Considering Feminism, Family And Contemporary Relationships

Fun Home

Fun Home, The Visit, The Heidi Chronicles and Five Times in One Night

It seems that freeing yourself from the shadows of family history is a tricky proposition. I’ll admit, I’m a self-help junkie and have tried most methods, mantras or manuals for self-improvement and have yet to understand how to do it.

In Fun Home the audience experiences the captivating Beth Malone, who plays the 43-year-old Alison Bechdel, wrestle with the task. The musical is staged in the round at Circle in the Square Theater and you feel like you’re right there with her as she uncovers her past. It’s a deep journey with many delightful moments including college-aged Medium Alison (Emily Skeggs) singing to the rooftops about her first sexual experience with a woman in “I’m Changing My Major” and Small Alison (wonder-child Sydney Lucas) dancing and singing in a 70’s-style commercial in “Come to the Fun Home!”

Alison’s family is extremely flawed and she’s still bears the scars from her perfectionist, closeted father (Michael Cerveris) and her resentment-filled mother (Judy Kuhn). Her parents were eerily familiar. Sure, their story is particular with Bruce having affairs with men for years, sometimes with underage boys, but the dissonance between them was so specific that it was universal.

How do you love people who have hurt you so much? Medium Alison and Small Alison  display the memories that you’d love to forget but can’t keep your mind from wandering into. These two charming actors dive back into the heart of the situation so older Alison can figure out pieces to her puzzle. Most people won’t voluntarily dig as far into family trauma as Alison Bechdel did to write the graphic novel on which the musical was based or as Lisa Kron and Jeanine Tesori did to craft the show, so it’s natural that by watching Fun Home you’ll start to unravel some of those questions for yourself.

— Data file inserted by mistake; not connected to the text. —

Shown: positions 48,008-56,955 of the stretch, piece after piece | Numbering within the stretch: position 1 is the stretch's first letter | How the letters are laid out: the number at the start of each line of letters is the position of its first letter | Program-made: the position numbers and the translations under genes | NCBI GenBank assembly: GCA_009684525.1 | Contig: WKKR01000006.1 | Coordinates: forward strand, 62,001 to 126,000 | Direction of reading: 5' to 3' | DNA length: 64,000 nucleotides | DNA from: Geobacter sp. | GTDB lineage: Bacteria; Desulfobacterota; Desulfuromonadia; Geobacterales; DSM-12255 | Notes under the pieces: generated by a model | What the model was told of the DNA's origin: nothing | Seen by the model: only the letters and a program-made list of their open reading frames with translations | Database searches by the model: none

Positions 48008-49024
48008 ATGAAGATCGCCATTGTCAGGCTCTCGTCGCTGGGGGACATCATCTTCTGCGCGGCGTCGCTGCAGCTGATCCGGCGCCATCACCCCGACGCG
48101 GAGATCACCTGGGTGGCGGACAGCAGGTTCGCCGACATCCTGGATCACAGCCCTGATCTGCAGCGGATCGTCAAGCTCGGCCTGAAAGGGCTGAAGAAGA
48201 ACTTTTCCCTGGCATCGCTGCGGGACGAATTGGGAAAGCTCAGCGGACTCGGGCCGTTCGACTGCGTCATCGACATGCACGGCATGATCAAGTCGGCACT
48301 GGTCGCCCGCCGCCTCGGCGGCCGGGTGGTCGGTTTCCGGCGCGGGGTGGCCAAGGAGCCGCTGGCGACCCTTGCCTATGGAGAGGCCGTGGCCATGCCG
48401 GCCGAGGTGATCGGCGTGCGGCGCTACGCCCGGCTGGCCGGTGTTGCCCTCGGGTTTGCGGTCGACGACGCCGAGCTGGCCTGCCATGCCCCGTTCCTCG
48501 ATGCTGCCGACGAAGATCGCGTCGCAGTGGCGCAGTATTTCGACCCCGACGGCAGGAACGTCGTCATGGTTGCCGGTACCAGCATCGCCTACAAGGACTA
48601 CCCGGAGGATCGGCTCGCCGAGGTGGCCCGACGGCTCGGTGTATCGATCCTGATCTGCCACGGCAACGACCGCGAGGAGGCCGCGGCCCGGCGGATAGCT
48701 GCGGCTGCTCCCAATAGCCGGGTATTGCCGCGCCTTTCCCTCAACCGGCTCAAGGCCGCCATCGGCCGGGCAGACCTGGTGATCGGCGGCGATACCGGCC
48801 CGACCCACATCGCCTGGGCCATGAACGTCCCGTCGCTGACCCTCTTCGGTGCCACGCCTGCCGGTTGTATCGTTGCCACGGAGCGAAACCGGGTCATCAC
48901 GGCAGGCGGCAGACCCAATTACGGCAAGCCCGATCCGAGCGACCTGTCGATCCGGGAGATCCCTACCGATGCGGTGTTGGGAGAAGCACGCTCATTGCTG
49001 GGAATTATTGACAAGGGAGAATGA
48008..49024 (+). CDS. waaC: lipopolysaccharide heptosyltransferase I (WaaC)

The Power of Chita in The Visit

When Chita Rivera walks onto the stage the entire audience sits at attention. Her presence moves from the theater and extends into the lobby and out onto Broadway. In The Visit Chita brought her luminous charisma and skill in the guise of Claire Zachanassian, a billionaire who visits the town that once banished her for becoming pregnant out of wedlock. She returns for revenge with an indecent proposal: Murder Anton Shell, my old lover, and I will give the town one billion plus one million for every citizen. The townspeople initially declare their higher morality, but as Claire smartly retorts, “I’ll wait.”

To complicate matters, as soon as the old lovers set eyes on one another it’s clear that they still love each other. Claire and Anton spend a lot of time bemoaning their lost youth, which is emphasized by the younger selves (John Riddle and Michelle Veintimilla). Watching these iconic performers on stage, I didn’t agree that they lost anything with their advancing age; it is one part of The Visit that could never ring true. Chita might not be able to move the way she used to, but her simplest movements have enormous power and the sheer force of her craft is astounding. Chita glows and is simply more beautiful in her older self.

Considering Feminism in The Heidi Chronicles

At the end of The Heidi Chronicles — recently mounted and sadly shortly thereafter closed — Heidi, played by Elizabeth Moss wishes for her baby daughter to be part of a generation of women who find happiness. The Wendy Wasserstein play follows Heidi through her thwarted search for the same. Was the limited attendance to this marvelous production, with excellent direction by Wendy Wasserstein and solid performances, caused by societal unease with feminism or is the fight so frustrating we wouldn’t chose to watch it onstage as we’re already dealing with it every day?